I am flying this evening to see my dad, sister and Don. Will have four days with them and the weather looks like it will be glorious.

    • Rusty Posted February 9, 2024 10:05 am

      Jill, I will pray for you and your friend. Lord, I pray that the following will be helpful:

      I’ve had friends (one in particular) that I’ve had awkwardness (falling out at some level?) following deep conversation that ended with something like a “truce” but not resolution. In the instance I’m thinking of we had a longstanding friendship that spanned years and many dimensions. We both were craving some kind of reconnection, but neither knew a comfortable way to re-establish it. Then, after a time (weeks, at least) one of us reached out to the other by text to simply say “hope things are going well.” I honestly don’t recall who initiated the reconnect but I know it resulted in a short gracious reply and we both knew the foundation of our friendship still there. I believe the next meeting was sometime thereafter and the purpose for getting together had to do with a completely benign topic (I think it was music) – something we had some history around.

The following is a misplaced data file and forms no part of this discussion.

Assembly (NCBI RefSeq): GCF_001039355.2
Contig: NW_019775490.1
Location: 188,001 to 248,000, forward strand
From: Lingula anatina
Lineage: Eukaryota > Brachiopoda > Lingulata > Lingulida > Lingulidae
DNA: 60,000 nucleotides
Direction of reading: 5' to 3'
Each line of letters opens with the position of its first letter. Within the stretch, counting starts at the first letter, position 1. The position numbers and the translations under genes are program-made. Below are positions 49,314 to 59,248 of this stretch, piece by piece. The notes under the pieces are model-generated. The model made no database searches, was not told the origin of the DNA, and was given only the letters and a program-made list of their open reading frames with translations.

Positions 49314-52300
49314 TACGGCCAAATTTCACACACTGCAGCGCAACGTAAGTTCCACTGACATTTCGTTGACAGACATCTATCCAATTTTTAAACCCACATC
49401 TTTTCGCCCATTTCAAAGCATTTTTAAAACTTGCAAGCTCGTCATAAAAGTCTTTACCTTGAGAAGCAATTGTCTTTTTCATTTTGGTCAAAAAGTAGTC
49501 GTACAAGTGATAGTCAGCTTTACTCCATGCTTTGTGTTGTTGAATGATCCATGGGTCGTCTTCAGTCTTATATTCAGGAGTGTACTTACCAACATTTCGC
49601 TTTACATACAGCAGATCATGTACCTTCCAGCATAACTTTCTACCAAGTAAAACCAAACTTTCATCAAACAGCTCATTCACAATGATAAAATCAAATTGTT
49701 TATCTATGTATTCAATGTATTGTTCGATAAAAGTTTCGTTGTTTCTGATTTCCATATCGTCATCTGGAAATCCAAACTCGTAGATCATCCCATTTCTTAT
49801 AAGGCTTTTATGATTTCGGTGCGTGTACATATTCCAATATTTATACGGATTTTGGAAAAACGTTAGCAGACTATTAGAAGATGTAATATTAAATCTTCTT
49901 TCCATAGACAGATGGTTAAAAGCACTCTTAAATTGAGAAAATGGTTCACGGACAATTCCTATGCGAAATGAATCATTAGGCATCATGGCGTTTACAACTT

Our relationship is different now than it was before,, when the awkwardness happened, but we know a bit more about each other. We don’t meet as regularly as before, but we simply can’t , anyway, because of my own family illness risk circumstances. Point being, we acknowledge it’s not “the same” but it’s still good, if a different kind of good.

      And your holy indifference is a wonderful concept. I will pray about that too.

      Bless you , Jill., and God bless all who come here.

      • Jill Posted February 9, 2024 5:48 pm

        I appreciate this, Rusty.